Whitley's tough night sets tone as Yanks fall to Jays

Righty allows eight runs, six in second inning, in series-opening defeat

Whitley's tough night sets tone as Yanks fall to Jays

TORONTO -- June has proven to be a streaky month for the Yankees. After enduring the lows of a four-game losing skid and the highs that came with a pair of four-game winning streaks, the club is on the verge of losing four straight for the second time this month.

Chase Whitley took his first loss of the season on Monday night as the Yankees dropped their third straight game after an 8-3 defeat at the hands of the Blue Jays at Rogers Centre.

The Yankees' bats again were unable to produce any meaningful offense, and the Bronx Bombers have managed only four runs in their past three games. The drought comes less than a week after they swept the Blue Jays at Yankee Stadium over three games in which the Yankees put up 16 runs.

"It's up and down. It's been up and down during the course of the year," said Yankees manager Joe Girardi. "At times, we looked really good, and at times, we've struggled. One thing we have to do is be more consistent. That's what we have to do."

Save for a late mini-rally in ninth, the New York bats were largely silent as rookie Blue Jays hurler Marcus Stroman cruised through eight innings of three-hit, one-run ball. The 23-year-old struck out seven and walked one. His only major blemish on the evening came courtesy of Yankees cleanup man Mark Teixeira, who went deep to center field in the top of the fourth for his 13th home run.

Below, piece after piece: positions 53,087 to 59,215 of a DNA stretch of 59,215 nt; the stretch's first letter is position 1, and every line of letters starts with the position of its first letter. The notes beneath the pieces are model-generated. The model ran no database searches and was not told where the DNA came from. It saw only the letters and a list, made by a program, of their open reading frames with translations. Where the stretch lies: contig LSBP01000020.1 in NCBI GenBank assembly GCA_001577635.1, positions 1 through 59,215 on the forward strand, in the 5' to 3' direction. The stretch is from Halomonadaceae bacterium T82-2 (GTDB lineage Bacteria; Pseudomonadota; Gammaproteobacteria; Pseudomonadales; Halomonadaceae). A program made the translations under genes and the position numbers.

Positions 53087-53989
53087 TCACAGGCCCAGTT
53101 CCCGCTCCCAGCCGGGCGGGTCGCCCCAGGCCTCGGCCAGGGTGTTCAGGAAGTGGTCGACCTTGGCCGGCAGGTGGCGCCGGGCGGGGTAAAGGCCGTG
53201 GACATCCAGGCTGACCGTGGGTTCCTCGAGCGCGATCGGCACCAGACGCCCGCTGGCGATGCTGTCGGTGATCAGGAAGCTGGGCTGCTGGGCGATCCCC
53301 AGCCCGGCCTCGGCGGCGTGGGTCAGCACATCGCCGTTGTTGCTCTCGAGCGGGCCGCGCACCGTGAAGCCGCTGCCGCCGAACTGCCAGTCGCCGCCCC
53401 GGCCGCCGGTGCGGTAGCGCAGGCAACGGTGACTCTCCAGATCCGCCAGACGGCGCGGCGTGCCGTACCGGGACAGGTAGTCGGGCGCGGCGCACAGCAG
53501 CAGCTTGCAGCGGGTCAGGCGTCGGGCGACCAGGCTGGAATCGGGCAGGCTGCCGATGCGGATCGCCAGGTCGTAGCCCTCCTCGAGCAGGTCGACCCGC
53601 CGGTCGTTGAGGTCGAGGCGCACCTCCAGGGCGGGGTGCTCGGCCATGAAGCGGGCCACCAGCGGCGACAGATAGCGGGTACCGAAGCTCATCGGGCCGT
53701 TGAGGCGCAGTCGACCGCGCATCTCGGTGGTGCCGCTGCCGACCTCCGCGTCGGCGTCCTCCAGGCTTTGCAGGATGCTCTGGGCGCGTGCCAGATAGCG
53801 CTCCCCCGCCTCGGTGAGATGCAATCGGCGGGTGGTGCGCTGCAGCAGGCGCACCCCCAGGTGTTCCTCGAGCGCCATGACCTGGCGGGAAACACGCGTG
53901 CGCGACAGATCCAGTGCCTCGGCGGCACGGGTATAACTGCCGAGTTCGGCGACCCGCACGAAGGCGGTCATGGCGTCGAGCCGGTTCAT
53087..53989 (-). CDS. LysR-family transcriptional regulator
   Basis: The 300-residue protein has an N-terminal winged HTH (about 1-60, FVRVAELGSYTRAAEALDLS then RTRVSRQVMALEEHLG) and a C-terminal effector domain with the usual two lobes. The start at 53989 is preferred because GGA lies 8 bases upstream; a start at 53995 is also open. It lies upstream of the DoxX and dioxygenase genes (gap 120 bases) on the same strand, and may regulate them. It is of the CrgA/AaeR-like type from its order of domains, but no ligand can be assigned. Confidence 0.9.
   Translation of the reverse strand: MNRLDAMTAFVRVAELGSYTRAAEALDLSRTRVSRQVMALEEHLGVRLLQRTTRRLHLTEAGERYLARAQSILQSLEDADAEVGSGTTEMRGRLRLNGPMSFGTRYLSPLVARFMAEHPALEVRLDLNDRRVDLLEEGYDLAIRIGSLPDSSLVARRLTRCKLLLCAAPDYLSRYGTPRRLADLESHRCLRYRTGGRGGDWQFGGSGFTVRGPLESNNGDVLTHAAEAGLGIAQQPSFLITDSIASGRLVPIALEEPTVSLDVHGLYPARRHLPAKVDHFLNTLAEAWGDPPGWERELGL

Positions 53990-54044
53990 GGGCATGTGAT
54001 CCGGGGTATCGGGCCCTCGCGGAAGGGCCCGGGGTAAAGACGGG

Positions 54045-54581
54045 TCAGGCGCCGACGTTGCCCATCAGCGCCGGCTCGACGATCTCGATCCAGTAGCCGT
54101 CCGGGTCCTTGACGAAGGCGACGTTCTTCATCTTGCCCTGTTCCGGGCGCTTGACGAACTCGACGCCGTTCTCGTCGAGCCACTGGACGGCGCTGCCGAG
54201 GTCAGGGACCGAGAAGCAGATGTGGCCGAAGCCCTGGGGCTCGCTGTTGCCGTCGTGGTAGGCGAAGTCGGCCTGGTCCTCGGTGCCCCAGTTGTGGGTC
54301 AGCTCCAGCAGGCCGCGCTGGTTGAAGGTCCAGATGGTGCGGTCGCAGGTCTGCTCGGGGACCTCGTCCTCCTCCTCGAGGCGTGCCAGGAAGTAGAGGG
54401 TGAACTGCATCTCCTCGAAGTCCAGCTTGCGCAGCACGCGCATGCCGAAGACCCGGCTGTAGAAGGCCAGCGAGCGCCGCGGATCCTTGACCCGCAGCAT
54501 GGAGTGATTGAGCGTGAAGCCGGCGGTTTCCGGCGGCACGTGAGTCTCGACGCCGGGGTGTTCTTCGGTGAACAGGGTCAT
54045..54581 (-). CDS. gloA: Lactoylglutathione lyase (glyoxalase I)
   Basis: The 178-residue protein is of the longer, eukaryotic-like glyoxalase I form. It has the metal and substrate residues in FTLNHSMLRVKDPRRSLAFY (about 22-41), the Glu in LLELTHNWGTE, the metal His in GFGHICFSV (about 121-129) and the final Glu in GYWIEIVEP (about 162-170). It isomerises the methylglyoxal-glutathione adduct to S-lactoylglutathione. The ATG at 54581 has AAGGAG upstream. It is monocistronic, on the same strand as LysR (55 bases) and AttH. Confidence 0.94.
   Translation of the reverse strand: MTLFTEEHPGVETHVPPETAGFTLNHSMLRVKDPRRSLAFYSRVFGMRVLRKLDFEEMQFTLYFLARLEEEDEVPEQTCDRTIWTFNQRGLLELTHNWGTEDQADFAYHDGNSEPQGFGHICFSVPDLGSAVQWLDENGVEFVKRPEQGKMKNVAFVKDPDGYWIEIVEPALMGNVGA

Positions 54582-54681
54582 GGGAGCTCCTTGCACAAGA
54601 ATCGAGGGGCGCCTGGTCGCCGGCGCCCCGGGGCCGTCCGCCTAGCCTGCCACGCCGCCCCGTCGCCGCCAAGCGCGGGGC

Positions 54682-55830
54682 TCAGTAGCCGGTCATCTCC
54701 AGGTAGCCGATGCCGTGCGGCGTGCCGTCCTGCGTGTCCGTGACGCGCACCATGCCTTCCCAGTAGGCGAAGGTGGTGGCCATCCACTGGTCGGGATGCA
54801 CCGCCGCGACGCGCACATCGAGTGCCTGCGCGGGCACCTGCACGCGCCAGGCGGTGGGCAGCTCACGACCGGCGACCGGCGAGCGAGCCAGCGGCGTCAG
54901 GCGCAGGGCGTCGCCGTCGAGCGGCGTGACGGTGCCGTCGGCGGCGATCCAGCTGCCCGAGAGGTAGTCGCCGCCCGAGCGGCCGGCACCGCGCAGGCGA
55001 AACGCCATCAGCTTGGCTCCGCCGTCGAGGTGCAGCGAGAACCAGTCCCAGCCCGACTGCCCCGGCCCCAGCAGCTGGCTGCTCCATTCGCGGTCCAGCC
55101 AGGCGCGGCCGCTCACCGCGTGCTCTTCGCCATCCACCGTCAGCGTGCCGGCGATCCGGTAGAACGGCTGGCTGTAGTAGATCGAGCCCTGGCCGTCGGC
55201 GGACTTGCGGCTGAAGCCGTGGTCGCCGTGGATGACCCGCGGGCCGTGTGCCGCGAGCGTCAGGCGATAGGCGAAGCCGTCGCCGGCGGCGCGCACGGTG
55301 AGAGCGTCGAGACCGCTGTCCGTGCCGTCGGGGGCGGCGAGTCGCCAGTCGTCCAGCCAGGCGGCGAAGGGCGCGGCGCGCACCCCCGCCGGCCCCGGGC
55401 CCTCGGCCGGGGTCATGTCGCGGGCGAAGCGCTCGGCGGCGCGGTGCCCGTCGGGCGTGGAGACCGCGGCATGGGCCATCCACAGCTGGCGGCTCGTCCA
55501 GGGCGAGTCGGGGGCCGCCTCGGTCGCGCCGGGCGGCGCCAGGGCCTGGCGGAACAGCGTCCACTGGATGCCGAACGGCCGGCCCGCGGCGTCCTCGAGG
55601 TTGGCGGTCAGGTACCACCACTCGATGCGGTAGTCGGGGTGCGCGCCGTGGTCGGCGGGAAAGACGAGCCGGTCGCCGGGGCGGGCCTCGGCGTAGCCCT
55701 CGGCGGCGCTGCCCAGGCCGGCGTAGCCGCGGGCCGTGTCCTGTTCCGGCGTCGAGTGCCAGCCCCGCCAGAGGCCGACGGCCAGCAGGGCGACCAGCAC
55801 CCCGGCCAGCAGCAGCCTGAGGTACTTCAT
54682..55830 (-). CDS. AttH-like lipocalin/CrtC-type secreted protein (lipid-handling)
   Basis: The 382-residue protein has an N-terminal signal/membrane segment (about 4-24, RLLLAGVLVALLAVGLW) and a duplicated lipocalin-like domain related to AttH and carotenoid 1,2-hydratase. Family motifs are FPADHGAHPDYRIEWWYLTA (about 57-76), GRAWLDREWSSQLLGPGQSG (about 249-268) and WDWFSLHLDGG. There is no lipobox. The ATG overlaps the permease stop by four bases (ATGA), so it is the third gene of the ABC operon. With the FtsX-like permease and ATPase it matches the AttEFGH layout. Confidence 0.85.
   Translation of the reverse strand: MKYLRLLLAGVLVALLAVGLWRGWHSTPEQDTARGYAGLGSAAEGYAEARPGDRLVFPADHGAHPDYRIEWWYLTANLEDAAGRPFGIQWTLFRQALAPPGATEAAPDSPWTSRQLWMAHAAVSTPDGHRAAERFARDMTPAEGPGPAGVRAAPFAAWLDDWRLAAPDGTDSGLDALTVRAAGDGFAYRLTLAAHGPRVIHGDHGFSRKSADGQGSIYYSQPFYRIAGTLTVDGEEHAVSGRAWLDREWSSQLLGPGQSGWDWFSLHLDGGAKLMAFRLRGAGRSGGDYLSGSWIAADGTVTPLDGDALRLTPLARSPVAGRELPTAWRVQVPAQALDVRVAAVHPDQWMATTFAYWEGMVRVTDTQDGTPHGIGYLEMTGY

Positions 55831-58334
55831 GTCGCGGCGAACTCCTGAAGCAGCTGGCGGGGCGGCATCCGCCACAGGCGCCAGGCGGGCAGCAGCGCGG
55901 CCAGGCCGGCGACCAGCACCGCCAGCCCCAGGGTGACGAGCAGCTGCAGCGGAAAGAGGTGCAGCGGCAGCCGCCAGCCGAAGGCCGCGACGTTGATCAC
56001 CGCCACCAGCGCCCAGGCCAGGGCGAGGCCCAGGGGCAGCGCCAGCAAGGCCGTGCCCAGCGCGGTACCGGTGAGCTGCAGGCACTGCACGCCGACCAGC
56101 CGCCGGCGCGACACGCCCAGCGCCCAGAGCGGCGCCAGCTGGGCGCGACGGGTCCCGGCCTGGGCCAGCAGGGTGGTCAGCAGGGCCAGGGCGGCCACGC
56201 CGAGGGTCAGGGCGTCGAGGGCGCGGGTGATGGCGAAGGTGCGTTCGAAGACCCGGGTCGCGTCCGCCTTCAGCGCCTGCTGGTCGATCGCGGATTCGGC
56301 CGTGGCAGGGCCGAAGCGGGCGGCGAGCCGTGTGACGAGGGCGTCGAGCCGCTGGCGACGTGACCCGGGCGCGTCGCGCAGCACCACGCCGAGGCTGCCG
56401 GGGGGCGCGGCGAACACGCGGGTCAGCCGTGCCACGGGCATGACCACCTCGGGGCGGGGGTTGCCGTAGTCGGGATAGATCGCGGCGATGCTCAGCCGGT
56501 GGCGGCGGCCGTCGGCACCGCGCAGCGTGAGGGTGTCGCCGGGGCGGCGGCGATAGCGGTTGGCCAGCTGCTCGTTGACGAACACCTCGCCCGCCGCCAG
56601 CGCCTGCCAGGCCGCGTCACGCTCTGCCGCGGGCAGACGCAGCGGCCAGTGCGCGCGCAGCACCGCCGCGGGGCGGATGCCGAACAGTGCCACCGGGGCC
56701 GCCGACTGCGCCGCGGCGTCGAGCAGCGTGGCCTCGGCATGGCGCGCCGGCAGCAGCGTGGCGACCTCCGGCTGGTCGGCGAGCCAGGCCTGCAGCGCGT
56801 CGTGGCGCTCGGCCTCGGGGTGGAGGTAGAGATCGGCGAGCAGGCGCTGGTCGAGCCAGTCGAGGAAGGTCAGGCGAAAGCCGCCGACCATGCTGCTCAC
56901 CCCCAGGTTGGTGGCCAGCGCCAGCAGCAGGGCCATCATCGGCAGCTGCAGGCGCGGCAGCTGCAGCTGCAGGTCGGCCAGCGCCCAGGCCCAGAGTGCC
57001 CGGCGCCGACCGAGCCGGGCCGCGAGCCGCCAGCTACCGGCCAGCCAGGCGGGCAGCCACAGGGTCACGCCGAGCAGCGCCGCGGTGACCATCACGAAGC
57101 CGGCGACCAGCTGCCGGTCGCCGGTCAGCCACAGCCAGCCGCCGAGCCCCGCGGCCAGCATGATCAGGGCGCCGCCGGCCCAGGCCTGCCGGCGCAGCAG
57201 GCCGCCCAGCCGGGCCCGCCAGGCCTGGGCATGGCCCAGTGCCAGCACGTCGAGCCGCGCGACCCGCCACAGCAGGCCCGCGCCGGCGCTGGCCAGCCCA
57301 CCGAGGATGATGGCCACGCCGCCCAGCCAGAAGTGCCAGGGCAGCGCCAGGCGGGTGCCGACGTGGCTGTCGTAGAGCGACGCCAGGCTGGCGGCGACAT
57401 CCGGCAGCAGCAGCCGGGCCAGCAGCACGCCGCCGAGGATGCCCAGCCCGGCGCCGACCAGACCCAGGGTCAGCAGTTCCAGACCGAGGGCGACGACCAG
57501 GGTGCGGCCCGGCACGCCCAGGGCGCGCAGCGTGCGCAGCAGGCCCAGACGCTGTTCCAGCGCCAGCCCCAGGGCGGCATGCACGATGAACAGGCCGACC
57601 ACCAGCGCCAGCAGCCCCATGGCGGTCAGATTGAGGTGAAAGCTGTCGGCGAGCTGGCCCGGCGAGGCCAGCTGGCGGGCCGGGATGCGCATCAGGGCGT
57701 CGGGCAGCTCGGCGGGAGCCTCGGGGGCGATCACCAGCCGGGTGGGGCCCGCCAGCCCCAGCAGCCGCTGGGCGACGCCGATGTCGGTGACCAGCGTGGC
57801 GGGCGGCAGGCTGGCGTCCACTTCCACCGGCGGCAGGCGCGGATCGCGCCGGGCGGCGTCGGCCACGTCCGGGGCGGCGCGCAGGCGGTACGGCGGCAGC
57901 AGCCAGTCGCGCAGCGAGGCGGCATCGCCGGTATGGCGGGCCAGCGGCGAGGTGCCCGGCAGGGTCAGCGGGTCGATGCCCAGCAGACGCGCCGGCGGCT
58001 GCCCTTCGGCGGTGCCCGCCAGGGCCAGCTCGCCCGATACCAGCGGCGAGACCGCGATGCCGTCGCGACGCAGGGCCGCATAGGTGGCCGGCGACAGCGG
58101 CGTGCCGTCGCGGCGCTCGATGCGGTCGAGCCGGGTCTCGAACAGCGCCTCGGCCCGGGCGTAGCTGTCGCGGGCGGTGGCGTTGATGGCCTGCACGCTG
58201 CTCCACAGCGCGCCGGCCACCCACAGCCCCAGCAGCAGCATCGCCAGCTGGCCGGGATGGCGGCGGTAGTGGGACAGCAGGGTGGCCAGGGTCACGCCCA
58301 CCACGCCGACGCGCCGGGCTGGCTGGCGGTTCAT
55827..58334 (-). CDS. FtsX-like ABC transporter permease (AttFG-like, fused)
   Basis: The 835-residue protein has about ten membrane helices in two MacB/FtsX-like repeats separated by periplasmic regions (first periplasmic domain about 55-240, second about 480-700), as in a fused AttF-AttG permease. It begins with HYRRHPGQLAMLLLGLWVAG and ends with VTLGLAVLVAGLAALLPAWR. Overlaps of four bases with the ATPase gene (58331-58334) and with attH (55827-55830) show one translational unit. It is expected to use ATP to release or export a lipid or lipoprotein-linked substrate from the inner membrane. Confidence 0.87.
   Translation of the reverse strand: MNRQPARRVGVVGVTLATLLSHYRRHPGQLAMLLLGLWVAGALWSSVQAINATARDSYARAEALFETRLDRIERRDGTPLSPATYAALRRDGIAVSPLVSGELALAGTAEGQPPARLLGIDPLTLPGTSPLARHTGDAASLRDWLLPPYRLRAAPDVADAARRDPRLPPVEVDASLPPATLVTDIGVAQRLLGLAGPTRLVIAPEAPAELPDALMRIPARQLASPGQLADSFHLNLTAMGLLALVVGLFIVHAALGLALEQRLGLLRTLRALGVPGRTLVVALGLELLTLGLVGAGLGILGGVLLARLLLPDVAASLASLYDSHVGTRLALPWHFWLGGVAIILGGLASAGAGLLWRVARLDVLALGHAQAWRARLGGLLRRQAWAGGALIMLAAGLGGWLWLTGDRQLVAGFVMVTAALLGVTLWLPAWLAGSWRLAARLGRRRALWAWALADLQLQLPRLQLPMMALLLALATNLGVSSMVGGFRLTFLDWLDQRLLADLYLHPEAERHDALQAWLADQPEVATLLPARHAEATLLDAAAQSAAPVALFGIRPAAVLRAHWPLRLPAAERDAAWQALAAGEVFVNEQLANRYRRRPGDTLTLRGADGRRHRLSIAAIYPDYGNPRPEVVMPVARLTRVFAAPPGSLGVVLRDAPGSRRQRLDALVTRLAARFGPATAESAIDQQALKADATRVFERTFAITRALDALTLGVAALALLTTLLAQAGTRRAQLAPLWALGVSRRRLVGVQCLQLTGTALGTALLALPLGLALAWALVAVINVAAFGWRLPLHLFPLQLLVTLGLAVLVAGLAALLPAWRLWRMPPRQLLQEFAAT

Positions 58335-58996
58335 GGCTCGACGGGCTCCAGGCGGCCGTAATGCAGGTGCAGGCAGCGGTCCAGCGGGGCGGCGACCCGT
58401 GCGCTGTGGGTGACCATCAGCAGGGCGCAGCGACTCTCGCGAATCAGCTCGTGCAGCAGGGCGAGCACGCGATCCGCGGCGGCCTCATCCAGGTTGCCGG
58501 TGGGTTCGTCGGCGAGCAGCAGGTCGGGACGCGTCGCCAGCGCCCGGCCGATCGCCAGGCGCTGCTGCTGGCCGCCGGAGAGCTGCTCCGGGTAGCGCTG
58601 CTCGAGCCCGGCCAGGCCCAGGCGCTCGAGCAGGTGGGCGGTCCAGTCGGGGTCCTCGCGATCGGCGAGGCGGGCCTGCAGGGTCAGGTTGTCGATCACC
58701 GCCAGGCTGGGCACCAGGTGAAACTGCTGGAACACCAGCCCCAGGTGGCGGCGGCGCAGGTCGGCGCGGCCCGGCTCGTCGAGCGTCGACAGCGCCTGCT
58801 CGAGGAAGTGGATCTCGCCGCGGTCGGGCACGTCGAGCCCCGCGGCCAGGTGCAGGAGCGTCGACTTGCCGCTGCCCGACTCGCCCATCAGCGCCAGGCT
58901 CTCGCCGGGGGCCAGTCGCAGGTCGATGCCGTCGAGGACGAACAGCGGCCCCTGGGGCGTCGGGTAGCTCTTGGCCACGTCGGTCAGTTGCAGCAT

On the other side of the ball, the Toronto offense roughed up Whitley (3-1) in what was his worst outing of the season. The rookie right-hander allowed season highs in earned runs (eight), hits (11) and walks (three) over the shortest outing of his young career (3 1/3 innings), only five days after he earned a win over the Blue Jays with a five-inning, two-run performance.

Whitley wasn't sure if facing the Blue Jays last week had anything to do with his getting knocked around on Monday.

"If they made adjustments, I have to make adjustments. That's on me," he said. "I couldn't command the ball at all like I have in the past. I got away from the game plan, and couldn't execute the pitches I wanted to throw. They're a good hitting club."

After taking an early 1-0 lead in the opening frame, the Blue Jays erupted for six runs in the second, thanks to six singles and a big three-run homer from Adam Lind, who returned to the Blue Jays' starting lineup for the first time since June 14. It was only the second time this season Whitley had allowed a homer.

"Lind is a big part of this offense," said Blue Jays manager John Gibbons. "You take him out of our lineup, that's a big hole. ... We aren't the same without Adam in there."

The trouble started when the Blue Jays led off that inning with three straight singles from the bottom of the order. Juan Francisco, Munenori Kawasaki and Anthony Gose all reached base to load the bases with nobody out for Jose Reyes.

Reyes grounded into a forceout at second that scored Francisco to make it 2-0 Blue Jays.

Melky Cabrera then swatted a single to left field, scoring Kawasaki, before Lind came through with his homer to center field.

With Chad Jenkins in to pitch for Toronto in the ninth, the Yankees were able to put together a brief, late charge.

Francisco Cervelli drew a leadoff walk, and then Carlos Beltran singled through the hole at second base to give the Yankees two runners with nobody out. Yangervis Solarte then broke an 0-for-28 streak with an RBI single up the middle before Kelly Johnson knocked a run-scoring double to left field, making it 8-3.

"The consistency has been the biggest thing," said Girardi. "Early on, I thought we swung the bats good, then we went through some hard times, had some people out, had some people come back, then we scored some runs. And the last three days, we've struggled a little bit."

The win moved the Blue Jays 2 1/2 games ahead of the Yankees in the American League East.

Jamie Ross is an associate reporter for MLB.com. This story was not subject to the approval of Major League Baseball or its clubs.